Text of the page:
Honourable Folks, while all the four major parties—PP, DPP, MCP and UDF—have elected their presidential candidates democratically, it looks like the electorate will have to wait much longer to know who will represent these parties in the parliamentary and local government elections.
Voters are busy registering; the clock is ticking, showing eight months to the polls, yet the parliamentary candidates to be voted for, like the beautiful ones, are yet to be born.
The same is true of candidates for the local government polls. Nothing is being said about them yet, if the tripartite elections are going to be conducted in the spirit of the Constitution, both MPs and councillors are supposed to rise by the choice of the electorate, not the imposition of party leaders.
In the past, parties were hesitant to allow a level playing field when selecting presidential candidates. Through various machinations, cronies ensured the founder syndrome came into play in the selection process.
That’s how former president Bakili Muluzi came from retirement to become a presidential candidate for UDF in the 2009 polls despite having already exhausted his constitutional two consecutive terms. It took Malawi Electoral Commission and the courts to make him see he was ineligible. Unfortunately, when that happened it was too late for UDF to put forward another candidate.
Another imposition happened after the 2009 polls when cronies of the late Bingu wa Mutharika, not willing to let go of the family that allowed them to eat from its palms, declared Peter Mutharika his brother’s successor, saying the convention would only be convened to formalise their choice by endorsement.
But in the run-up to the 2014 polls the situation is different. PP’s Joyce Banda, DPP’s Peter Mutharika, UDF’s Atupele Muluzi and MCP’s Lazarus Chakwera were elected by candidates to their parties’ convention as presidential candidates. Now we hear Aford too intends to elect its presidential candidate through a convention.
That’s a major step forward for democracy in Malawi. What is not clear is whether the elected presidents and their executive committees would allow parliamentary candidates to emerge from transparent primaries.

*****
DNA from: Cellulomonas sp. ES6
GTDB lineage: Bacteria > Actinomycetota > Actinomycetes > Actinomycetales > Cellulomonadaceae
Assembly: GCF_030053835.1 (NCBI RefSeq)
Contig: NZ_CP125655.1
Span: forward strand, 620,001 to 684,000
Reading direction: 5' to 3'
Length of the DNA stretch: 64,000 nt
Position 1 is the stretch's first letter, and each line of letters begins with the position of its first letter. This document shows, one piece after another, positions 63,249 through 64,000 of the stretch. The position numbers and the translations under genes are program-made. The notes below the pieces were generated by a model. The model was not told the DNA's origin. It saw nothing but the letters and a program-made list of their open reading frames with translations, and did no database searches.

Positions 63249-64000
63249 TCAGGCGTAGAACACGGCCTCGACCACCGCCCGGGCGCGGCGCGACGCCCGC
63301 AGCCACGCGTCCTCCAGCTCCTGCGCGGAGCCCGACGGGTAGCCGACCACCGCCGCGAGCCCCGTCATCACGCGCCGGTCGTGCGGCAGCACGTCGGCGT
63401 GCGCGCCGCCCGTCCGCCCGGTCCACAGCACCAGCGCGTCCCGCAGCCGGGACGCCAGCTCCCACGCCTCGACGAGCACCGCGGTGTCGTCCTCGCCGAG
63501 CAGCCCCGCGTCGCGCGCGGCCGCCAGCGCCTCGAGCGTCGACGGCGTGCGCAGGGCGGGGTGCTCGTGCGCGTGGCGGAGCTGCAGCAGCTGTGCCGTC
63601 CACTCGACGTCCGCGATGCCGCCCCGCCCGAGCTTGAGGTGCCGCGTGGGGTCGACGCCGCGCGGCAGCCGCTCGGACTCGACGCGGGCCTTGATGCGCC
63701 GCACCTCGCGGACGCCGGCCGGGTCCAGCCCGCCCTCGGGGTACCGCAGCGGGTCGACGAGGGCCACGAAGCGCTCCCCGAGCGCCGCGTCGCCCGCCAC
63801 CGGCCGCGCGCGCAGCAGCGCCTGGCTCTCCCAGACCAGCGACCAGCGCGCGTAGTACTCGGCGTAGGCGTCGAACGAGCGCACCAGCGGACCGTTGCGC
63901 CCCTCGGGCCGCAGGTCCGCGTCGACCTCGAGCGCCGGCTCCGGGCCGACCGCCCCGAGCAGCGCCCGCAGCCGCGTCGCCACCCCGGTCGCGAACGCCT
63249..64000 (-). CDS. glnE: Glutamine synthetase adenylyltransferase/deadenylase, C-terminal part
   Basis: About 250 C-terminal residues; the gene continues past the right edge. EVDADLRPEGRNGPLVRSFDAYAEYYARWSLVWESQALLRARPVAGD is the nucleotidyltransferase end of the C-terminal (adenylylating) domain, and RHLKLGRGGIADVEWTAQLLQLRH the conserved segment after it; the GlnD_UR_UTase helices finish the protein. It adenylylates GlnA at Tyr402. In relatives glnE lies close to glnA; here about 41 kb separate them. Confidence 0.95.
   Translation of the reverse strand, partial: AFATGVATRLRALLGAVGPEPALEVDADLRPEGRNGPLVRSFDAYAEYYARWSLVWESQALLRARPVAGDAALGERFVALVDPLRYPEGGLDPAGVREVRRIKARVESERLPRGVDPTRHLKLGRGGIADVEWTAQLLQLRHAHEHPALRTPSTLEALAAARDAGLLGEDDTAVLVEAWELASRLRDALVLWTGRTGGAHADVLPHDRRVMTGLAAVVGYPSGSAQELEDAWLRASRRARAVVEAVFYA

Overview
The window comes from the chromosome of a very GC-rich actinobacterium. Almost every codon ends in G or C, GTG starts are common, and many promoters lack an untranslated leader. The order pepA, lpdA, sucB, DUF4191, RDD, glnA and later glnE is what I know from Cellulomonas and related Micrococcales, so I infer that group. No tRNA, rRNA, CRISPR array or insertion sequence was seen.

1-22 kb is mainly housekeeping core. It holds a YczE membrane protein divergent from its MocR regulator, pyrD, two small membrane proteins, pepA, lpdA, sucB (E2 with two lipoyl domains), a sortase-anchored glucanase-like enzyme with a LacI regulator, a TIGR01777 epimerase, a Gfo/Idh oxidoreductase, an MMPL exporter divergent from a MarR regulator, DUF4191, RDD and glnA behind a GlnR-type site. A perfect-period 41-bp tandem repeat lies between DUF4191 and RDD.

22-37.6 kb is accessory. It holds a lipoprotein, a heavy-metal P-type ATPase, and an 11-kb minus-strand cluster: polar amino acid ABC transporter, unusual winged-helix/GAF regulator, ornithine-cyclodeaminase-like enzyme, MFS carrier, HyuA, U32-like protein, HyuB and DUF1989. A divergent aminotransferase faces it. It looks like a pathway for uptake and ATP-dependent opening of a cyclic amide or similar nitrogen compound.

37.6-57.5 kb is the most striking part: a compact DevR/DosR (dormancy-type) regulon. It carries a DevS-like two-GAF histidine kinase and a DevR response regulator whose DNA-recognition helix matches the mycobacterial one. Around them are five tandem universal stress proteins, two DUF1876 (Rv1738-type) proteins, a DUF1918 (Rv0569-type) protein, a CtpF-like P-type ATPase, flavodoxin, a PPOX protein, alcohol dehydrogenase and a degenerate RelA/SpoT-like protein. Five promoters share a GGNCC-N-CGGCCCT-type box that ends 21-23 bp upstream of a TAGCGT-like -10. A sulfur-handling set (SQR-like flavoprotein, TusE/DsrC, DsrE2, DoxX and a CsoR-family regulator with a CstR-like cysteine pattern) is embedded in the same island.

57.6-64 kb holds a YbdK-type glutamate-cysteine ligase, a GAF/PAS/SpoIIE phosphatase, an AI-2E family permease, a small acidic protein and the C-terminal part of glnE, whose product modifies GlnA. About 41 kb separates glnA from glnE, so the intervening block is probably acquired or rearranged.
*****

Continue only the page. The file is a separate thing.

In the past, there was the temptation to pick and choose candidates for certain constituencies, a practice that saw the birth of independents, non-existent in the first multiparty election in 1994, to become the second largest group in Parliament following the 2009 elections.
Party leaders interfere with primaries to appease cronies they consider loyal. In the past, presidents have tried in vain to campaign for such cronies, flying to their rural constituencies in a helicopter, threatening not to bring development to the areas if the imposed candidates are rejected only to see independents—often popular candidates shortchanged in the primaries—winning the seats.
On both sides of the political divide are MPs who think they did their parties a favour by staying put or defecting to the ruling PP after the death of Mutharika last year. Some of them think it’s only right for their parties to return the favour by imposing them on the electorate for the 2014 polls. Such cowards know their chances of winning on their own are slim because they let down their constituents. Will the parties do the right thing by ignoring such requests?
Ordinarily such a question shouldn’t arise because in democracy the power to choose parliamentary representatives rests with the people. But ours can sometimes be a country in which the powerful give out democracy to the people in half measures as a favour.
Perhaps the greatest favour the people deserve right now is just to know well their candidates for the parliamentary and local polls. To make the election issue-based, the electorate needs to know both the character and the message of all the contestants for the seat in the constituency. Such knowledge is key if people are to base their votes on substance and integrity.
If people don’t know the candidates and the issues they stand for well enough, they end up voting for wakwathu or wakwithu or wakumangwetu (someone from home). Often, corrupt politicians—and they are many in our midst—see nothing wrong with that as long as elections take place. That’s democracy at work, they’d say.